Localogy: Synesthesia For Beginners

1The big island of Hawai’i at 4,023 square miles is only slightly larger by area than Maryland, and Rhode Island. However, it’s also only about 20% populated. Once containing the largest pineapple plantations in the world as well as the only contingent of the United States that produces coffee, it goes without saying that the island’s ability to yield is rather fierce.

I’m no stranger to farmers’ markets, they’ve been one of the single most defining contexts of the last 5 years of my life. As we all know, there are markets and then there are markets. The Hilo Farmers Market is one of the best I’ve seen, it’s so intense in fact I usually liken it to momentarily giving me and most other people synesthesia. From jackfruit to spam masubi [spam and rice], there aren’t too many things you can’t find under the tarp tents on bay front.

When students achieve the final stage of our program, one of their privileges it to take a weekly trip to the market after processing the facility’s recycling. We give each a certain amount and tell the group that a percentage of the total must be spent on produce or treats for the community [the other students at our program] and the rest can be divided out as a group or individually based on their consensus. Each time students go to the market for the first time it’s like a classic psychology experiment; you can almost see the inner monologue in their heads trying to work itself out while they’re senses are bordering on overload:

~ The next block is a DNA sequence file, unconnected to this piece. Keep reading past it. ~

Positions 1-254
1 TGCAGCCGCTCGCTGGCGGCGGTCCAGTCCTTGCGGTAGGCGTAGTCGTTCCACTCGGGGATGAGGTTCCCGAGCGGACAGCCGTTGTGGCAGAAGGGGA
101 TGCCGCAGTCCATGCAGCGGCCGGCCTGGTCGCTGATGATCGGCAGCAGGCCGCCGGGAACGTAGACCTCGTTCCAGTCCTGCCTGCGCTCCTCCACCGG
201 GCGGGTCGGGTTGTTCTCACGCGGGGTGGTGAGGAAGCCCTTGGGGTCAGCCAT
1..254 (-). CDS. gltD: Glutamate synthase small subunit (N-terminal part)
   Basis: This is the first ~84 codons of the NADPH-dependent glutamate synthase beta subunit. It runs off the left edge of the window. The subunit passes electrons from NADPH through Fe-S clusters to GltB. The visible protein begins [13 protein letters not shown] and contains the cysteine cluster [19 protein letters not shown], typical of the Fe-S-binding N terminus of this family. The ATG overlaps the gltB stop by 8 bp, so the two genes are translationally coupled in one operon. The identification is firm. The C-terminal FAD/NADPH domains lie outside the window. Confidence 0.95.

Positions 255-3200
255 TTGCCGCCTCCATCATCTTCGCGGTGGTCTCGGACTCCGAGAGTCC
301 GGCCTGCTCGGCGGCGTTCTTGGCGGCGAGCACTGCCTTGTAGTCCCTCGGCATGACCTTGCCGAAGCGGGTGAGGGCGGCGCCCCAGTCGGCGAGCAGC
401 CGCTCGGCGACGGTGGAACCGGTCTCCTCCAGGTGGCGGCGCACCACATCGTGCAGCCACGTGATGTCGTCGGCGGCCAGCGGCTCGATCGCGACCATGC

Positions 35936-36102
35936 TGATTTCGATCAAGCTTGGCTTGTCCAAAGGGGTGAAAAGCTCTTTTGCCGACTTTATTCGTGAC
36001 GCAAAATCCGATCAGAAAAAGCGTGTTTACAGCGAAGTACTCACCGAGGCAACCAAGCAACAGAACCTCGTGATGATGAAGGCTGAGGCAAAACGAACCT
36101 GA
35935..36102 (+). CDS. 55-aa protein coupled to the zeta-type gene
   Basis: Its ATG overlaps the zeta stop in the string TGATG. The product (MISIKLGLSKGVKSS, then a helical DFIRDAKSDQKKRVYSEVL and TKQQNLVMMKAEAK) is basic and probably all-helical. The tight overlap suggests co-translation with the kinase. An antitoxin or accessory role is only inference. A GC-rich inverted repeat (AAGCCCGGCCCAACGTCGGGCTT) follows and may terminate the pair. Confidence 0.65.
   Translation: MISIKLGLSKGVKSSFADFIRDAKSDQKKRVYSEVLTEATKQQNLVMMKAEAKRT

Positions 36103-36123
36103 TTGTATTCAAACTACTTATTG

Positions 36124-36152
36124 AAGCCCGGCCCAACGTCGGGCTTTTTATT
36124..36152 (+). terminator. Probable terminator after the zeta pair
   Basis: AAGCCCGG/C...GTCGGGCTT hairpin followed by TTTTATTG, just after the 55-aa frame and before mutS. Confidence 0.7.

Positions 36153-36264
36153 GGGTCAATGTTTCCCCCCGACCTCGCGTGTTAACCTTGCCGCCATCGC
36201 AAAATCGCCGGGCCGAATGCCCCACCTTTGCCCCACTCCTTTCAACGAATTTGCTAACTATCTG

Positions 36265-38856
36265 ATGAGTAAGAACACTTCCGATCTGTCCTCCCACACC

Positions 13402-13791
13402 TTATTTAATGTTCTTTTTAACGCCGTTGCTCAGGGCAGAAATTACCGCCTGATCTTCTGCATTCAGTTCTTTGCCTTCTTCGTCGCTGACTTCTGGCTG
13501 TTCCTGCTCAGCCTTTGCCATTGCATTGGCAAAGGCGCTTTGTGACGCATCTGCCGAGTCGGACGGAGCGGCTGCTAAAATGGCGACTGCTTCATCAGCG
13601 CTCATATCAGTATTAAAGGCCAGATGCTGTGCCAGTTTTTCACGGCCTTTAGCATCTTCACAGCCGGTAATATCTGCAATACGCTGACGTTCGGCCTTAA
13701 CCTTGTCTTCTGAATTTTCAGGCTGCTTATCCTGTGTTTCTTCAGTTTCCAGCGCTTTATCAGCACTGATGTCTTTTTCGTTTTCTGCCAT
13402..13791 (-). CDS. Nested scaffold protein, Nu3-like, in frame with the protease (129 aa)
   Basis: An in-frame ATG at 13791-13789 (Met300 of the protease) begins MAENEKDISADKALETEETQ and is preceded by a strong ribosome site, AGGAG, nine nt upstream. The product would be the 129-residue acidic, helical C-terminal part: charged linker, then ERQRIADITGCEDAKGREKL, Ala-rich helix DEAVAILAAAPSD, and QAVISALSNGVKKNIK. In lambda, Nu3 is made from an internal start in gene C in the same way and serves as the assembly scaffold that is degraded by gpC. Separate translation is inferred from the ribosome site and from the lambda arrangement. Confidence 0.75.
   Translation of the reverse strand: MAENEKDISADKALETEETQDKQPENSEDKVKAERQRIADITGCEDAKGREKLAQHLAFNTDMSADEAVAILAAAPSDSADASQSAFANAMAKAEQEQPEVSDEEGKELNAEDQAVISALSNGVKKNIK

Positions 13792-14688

“How much is it ok to spend, what’s ok to buy, how do I work with my group to get the most of our money and experience, ahh!?!”

Though without fail each time the students do amazingly and bring a wonderful bounty back and still manage to gorge themselves on things they’ve been daydreaming about for in some cases months. It’s a beautiful moment to share with them, and a wonderful way to build rapport with exceptionally intuitive and intelligent young people who respond and affirm to things as simple and foundational as trust and respect.
Students are not, the Hilo Market is one of the foundational Big Island experiences, and if you ever make your way out to the island chain, you must take your senses for a test drive.

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